The standard proposed to the Acoustical Society of America explicitly states a logarithmic scale for frequency, which excludes meantone temperament, and the base frequency it uses gives A4 a frequency of exactly 440 Hz. However, when dealing with earlier music that did not use equal temperament, it is understandably easier to simply refer to notes by their closest modern equivalent, as opposed to specifying the difference using cents every time.
The table below gives notation for pitches based on standard piano key frequencies, in other words, standard concert pitch and twelve-tone equal temperament). When a piano is tuned to just intonation, C4 refers to the same key on the keyboard, but a slightly different frequency.
Mathematically, given the number
of semitones above middle C, the frequency in hertz is given by
(see twelfth root of two). Given the MIDI number
, the frequency is
Scientific pitch (q.v.) is an absolute pitch standard, first proposed in 1713 by French physicist Joseph Sauveur. It was defined so that all Cs are integer powers of 2, with middle C (C4) at 256 hertz. As already noted, it is not dependent upon, nor a part of scientific pitch notation described here. To avoid the confusion in names, scientific pitch is sometimes also called "Verdi tuning" or "philosophical pitch".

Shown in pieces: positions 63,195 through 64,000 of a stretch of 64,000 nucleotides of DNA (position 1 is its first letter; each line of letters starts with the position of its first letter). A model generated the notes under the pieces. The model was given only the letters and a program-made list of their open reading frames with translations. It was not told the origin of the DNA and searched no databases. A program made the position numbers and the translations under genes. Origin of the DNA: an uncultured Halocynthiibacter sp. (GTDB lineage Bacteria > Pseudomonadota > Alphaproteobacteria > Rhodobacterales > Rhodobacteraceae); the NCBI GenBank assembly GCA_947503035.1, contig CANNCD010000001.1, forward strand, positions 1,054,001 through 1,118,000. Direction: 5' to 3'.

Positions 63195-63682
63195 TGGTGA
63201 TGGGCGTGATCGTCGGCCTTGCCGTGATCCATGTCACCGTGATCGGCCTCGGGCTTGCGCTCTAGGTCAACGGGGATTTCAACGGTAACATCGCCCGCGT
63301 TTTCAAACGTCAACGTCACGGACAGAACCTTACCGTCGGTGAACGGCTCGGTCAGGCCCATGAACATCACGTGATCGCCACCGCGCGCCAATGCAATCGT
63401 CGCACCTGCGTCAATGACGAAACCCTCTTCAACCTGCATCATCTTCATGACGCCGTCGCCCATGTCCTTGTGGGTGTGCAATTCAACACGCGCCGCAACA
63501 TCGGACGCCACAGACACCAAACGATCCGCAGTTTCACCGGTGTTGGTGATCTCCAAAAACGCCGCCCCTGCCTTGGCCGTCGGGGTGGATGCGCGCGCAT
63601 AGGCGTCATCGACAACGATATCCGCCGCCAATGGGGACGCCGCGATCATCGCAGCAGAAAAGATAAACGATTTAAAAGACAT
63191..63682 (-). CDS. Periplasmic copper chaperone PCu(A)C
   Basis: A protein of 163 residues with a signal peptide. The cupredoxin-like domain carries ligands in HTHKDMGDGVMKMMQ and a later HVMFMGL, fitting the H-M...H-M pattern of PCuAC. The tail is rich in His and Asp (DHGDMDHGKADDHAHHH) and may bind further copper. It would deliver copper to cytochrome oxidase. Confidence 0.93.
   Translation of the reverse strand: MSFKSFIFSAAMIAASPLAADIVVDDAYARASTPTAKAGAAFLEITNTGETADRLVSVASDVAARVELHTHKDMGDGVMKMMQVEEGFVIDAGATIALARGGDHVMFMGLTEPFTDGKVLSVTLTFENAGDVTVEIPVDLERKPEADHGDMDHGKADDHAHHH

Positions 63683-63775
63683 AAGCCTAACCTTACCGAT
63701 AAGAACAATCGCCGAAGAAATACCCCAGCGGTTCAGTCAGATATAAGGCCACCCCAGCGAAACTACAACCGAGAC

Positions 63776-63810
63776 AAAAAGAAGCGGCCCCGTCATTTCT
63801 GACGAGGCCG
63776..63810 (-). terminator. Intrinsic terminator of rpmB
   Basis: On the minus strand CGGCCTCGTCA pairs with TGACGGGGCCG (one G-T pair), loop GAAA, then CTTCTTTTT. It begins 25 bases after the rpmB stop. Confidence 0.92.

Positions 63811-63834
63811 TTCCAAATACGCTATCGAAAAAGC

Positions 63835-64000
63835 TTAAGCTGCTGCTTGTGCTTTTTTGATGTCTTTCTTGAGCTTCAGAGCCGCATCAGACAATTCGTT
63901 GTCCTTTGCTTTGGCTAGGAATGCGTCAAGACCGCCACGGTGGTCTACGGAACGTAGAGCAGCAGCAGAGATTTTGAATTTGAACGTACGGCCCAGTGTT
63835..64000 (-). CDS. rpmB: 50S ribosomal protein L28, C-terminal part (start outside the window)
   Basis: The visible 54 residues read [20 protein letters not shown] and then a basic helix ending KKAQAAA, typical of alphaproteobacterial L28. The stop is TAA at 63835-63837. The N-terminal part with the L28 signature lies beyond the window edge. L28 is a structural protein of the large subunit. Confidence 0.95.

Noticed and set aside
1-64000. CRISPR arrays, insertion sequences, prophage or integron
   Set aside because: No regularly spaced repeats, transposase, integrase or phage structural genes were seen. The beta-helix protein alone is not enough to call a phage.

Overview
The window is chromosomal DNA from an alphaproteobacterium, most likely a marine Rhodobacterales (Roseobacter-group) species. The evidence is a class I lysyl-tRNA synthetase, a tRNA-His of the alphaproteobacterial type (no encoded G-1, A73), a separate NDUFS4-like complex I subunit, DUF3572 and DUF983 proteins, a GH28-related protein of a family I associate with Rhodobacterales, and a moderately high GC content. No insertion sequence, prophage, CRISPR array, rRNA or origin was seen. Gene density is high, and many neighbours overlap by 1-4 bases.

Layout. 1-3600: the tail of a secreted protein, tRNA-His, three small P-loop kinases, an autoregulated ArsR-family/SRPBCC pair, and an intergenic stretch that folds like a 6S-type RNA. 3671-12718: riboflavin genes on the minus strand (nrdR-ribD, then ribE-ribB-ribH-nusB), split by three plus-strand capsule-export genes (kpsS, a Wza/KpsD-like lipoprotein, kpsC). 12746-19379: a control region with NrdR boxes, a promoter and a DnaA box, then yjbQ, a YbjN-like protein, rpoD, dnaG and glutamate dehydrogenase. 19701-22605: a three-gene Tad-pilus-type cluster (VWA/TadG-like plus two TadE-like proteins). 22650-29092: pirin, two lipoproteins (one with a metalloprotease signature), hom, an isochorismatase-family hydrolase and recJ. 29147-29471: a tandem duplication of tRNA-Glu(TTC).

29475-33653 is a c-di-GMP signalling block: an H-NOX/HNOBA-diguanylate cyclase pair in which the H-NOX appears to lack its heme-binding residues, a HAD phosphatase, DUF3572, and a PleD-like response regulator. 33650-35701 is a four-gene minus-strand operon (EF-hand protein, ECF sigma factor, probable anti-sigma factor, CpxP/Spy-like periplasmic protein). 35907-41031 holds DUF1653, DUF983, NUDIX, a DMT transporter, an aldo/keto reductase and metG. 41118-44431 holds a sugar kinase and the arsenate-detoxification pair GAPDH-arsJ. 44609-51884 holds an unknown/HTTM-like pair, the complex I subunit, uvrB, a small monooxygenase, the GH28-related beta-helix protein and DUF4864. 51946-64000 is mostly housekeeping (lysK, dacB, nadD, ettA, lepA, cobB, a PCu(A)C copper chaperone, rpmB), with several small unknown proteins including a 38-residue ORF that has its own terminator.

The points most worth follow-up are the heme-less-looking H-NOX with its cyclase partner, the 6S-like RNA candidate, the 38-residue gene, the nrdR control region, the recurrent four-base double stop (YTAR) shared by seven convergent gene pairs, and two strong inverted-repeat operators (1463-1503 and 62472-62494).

The current international pitch standard, using A4 as exactly 440 Hz, had been informally adopted by the music industry as far back as 1926, and A440 became the official international pitch standard in 1955. SPN is routinely used to designate pitch in this system, and A4 may be tuned to other frequencies under different tuning standards as well, and SPN octave designations still apply (ISO 16).
With changes in concert pitch and the widespread adoption of A 440 as a musical standard, new scientific frequency tables were published by the Acoustical Society of America in 1939, and adopted by the International Organization for Standardization in 1955. C0, which was exactly 16 Hz under the scientific pitch standard, is now 16.352 Hz under the current international standard system.
In very recent times scientific pitch (Verdi pitch) has become associated with calls to reestablish a lower musical pitch standard.